Now, what was the purpose of ancient Israel? YHWH told Moses to say to Israel: “If you will carefully listen to my voice, and keep my covenant, then you will be a treasured possession to me out of all the peoples. For all the earth is mine, but you will be a kingdom of priests and a holy nation to me.” 1
They were also to be God’s servant, and his witnesses. “You are my witnesses, says YHWH, and my servant whom I have chosen, so that you will know and believe in me, and you will understand that I am He. No God was formed before me, and neither will there be after me.” 2 In other words, there was no infinite regress of gods. If YHWH formed somehow, as I have suggested previously, then he declares that no gods were formed before or after him. In other words, his formation was unique, and I have already proposed how this may have come about.
Now, a witness testifies on behalf of someone. Israel’s purpose was to bear witness to God, despite being one of the smallest nations on earth. Because of this, it was prevented from boasting about its own power. It consisted of people who had been slaves in Egypt, captives to Babylon, and subjects of Rome.
As a kingdom of priests and God’s witnesses, they had the necessary motive to preserve the accounts of God’s dealings with humans. Trained scribes copied the sacred writings for future generations. Since they had a duty to preserve the writings as accurately as possible, it is highly unlikely that later generations could have invented or heavily edited the stories that formed the basis of their nation.
Another important role for the ancient nation of Israel was to preserve the promise made to Abraham, that “all the nations of the earth will bless themselves by your offspring.” 3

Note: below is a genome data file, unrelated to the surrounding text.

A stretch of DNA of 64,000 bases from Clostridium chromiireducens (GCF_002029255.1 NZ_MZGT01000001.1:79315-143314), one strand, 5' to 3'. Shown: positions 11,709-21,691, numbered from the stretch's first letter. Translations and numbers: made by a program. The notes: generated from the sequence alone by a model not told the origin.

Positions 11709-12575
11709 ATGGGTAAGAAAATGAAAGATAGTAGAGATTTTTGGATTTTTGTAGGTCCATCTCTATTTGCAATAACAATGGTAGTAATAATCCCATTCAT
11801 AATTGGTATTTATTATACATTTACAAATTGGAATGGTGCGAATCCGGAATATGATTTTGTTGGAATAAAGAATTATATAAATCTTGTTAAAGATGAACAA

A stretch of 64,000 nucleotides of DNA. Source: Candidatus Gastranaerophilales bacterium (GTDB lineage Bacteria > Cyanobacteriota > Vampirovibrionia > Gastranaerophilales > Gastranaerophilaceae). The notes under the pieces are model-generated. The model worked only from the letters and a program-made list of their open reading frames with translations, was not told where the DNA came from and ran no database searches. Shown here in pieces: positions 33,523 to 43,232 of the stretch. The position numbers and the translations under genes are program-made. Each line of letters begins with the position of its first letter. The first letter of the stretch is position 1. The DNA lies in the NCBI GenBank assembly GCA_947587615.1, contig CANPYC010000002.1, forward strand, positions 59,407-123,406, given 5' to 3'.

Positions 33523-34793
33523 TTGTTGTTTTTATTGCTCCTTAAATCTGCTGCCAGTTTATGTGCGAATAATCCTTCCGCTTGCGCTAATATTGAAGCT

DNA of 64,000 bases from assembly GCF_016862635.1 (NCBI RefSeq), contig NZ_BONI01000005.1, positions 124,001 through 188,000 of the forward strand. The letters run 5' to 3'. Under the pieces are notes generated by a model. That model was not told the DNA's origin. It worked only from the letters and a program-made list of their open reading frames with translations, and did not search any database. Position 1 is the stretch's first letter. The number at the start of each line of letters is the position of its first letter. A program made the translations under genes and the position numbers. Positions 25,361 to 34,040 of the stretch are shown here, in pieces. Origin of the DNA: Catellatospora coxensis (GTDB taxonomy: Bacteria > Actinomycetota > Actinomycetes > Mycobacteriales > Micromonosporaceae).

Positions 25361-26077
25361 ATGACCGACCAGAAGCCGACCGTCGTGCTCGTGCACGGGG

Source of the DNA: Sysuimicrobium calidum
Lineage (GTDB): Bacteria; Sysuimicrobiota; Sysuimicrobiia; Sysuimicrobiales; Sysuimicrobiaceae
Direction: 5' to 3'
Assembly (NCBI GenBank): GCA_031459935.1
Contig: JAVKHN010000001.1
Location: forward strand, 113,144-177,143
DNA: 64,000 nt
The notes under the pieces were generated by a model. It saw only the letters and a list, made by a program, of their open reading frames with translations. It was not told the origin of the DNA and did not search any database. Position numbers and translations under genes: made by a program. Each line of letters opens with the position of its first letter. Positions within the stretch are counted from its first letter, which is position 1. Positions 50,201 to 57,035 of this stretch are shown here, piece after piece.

Did the people of ancient Israel live up to their special calling? Unfortunately, for the most part, they didn’t. This is why large sections of the Bible consist of prophets rebuking them. However, if the Jewish faith was merely the invention of human priests, it is remarkable that they would preserve and treat as sacred the very writings that condemned them, because it is human nature to hide one’s failings. On the other hand, if those writings were somehow inspired by God, and the nation saw themselves as God’s servant and his witnesses, it would be natural for their scribes and priests to preserve even the words that rebuked them.
For example, the prophet Micah wrote, “Zion will be plowed like a field, and Jerusalem shall become as a garbage heap, and the mountain of the House as the high places of a forest.” 4 Yet when Jeremiah prophesied a similar thing at a later time, “the priests and the prophets spoke to the chiefs and all of the people, saying, ‘this man deserves the judgment of death, for he prophesied against this city, just as you have heard with your own ears.’” 5 Yet what Jeremiah foretold came true, when Jerusalem was desolated by the Babylonians.
The prophet Daniel foretold that, after the restoration from Babylon, Jerusalem and the Temple would be rebuilt, but then it would be destroyed once again, all within a period of about 500 years.6 If this was merely an educated guess, it was a good one, for the Romans fulfilled it accurately. Daniel’s prophecies are explored in more detail in “Letter To The Jews” which shows how they foretold the rise of the Roman empire, and the deaths of Julius Caesar and his successors Augustus, Tiberius, Caligula and also Nero. 7
The prophet Malachi, which in most Christian versions of the Bible is the last book of the Old Testament, also wrote many unflattering things about the priests and the people. Why would the Jewish priesthood preserve such unflattering prophecies, if they were made up? These are just a few of the many examples I could give, as evidence that the prophets YHWH used to speak to Israel weren’t controlled by an official priesthood. The evidence is consistent with the idea that they were inspired by God to rebuke their own people.
1 Exodus 19:5,6. 2 Isaiah 43:10. 3 Genesis 22:18. 4 Micah 3:12. 5 Jeremiah 26:11. 6 Daniel 9:24-27. 7 See chapters 4, 6, 12, 29 and 30 of “Letter To The Jews” at lettertothejews.com